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McGuinty narrowly wins debate, Horwath impresses: exclusive new poll

TORONTO – Premier Dalton McGuinty was the winner of Tuesday night’s Ontario leaders’ debate, according to an exclusive new poll, but it was NDP leader Andrea Horwath that really impressed the voters.

In an online survey conducted by Ipsos Reid for Global News, 33 per cent thought the Liberal leader performed the best, while 29 per cent favoured Horwath, and 25 per cent thought PC leader Tim Hudak won the debate.

However, the NDP leader made the biggest impression of the night. Polling before the debate showed only 14 per cent thought Horwath would win.

Darrell Bricker, CEO of Ipsos Public Affairs, says this could give Horwath momentum similar to what Jack Layton picked up during the federal leaders’ debate in April.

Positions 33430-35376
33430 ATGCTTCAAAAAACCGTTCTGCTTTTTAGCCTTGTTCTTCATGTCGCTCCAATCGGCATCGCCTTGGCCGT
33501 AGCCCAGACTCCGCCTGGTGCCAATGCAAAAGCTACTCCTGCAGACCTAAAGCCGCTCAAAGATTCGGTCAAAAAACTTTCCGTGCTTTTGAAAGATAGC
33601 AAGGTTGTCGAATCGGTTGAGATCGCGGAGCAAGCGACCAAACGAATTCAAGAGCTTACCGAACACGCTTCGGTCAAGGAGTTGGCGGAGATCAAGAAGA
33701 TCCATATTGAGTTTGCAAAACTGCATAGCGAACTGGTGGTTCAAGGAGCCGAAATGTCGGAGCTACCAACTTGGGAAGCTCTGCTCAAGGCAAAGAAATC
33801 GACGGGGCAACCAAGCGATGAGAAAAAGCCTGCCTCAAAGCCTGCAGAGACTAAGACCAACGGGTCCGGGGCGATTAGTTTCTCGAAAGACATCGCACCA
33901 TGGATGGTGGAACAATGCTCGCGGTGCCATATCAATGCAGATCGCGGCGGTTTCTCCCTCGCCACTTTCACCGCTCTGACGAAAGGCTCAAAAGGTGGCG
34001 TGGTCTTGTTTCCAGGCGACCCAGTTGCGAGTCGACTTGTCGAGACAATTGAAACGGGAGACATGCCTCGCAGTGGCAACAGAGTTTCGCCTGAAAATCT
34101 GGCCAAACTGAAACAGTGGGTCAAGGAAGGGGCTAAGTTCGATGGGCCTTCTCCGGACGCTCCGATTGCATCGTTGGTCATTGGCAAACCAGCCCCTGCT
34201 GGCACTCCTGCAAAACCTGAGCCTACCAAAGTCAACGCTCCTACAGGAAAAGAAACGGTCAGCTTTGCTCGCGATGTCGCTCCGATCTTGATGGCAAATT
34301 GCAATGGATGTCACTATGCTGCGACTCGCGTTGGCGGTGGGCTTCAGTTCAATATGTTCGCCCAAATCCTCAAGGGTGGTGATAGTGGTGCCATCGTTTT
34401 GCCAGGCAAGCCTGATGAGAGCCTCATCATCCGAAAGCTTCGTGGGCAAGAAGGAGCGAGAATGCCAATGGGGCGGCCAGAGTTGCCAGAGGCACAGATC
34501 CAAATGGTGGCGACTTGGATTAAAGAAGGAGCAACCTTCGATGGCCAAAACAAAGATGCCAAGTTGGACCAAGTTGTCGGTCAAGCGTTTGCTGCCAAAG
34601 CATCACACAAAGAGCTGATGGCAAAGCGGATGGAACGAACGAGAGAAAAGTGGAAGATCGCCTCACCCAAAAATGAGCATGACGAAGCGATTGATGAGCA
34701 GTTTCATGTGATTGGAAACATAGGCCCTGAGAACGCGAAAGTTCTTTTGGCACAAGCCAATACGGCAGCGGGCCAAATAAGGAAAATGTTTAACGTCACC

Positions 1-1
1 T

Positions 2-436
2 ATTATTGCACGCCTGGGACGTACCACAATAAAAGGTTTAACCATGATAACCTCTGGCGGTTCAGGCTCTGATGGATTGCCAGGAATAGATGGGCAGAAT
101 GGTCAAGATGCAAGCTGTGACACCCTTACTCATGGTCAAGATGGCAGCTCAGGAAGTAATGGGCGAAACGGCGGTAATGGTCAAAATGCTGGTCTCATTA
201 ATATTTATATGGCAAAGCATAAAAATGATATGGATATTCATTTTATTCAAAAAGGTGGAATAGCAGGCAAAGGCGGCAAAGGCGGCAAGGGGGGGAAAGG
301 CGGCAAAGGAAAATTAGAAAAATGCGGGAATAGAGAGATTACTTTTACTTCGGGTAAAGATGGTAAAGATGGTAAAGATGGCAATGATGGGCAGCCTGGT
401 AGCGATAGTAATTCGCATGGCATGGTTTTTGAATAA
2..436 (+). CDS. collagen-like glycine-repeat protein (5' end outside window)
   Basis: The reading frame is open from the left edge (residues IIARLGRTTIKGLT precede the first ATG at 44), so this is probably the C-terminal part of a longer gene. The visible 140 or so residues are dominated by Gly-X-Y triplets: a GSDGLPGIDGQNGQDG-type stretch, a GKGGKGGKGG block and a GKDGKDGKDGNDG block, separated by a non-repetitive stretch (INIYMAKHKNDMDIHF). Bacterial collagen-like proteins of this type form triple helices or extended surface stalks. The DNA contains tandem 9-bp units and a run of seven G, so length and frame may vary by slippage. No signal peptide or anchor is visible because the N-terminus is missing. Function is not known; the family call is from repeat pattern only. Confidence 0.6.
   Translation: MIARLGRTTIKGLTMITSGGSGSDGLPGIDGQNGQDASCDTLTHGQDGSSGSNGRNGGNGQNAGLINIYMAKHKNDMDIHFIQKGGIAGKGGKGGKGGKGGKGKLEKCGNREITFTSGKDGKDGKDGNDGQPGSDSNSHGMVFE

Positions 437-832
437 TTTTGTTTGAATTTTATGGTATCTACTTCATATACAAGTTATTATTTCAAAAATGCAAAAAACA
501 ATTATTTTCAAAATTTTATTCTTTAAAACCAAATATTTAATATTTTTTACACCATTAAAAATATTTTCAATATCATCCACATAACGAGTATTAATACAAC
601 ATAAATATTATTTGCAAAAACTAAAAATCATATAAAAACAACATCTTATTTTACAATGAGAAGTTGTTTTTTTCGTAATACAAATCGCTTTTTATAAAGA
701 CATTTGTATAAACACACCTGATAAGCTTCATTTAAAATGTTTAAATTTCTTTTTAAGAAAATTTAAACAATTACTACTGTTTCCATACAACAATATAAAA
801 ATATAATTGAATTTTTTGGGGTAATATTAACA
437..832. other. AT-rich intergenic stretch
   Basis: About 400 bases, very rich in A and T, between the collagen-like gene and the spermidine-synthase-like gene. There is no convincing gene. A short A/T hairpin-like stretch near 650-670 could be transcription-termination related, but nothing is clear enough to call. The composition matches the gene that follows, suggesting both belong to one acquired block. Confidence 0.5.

“He improved impressions, especially in likeability, and that seems to be what Horwath did tonight,” says Bricker.

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“The question is, between now and October 6, whether or not she has the ability to convert any of this momentum into votes.”

Horwath also came out on top in other areas, with 35 per cent agreeing that she offered the best ideas and policies in the debate. That was 10 points higher than in the pre-debate poll. One in three (32%) thought McGuinty led in the policy department, while 27 per cent thought Hudak had the best ideas.

The NDP leader was also picked as the most likeable after the debate by a majority (52%) of those polled. That was also up from the pre-debate impression, where only 44 per cent thought she was the most likeable.

McGuinty did impress in one specific category. Half of the respondents (49%) thought he sounded and acted most like a Premier, although that was slightly down from the 53 per cent who thought that before the debate.

Bricker says the two-term premier did about as well as people expected he would in the debate.

“Clearly, he didn’t do anything that could be presented as a game-changer,” Bricker says.

The post-debate online poll surveyed 1470 respondents and has a margin of error of +/- 2.6 percentage points. The pre-debate poll surveyed 1687 respondents and has a margin of error of +/- 2.5 percentage points.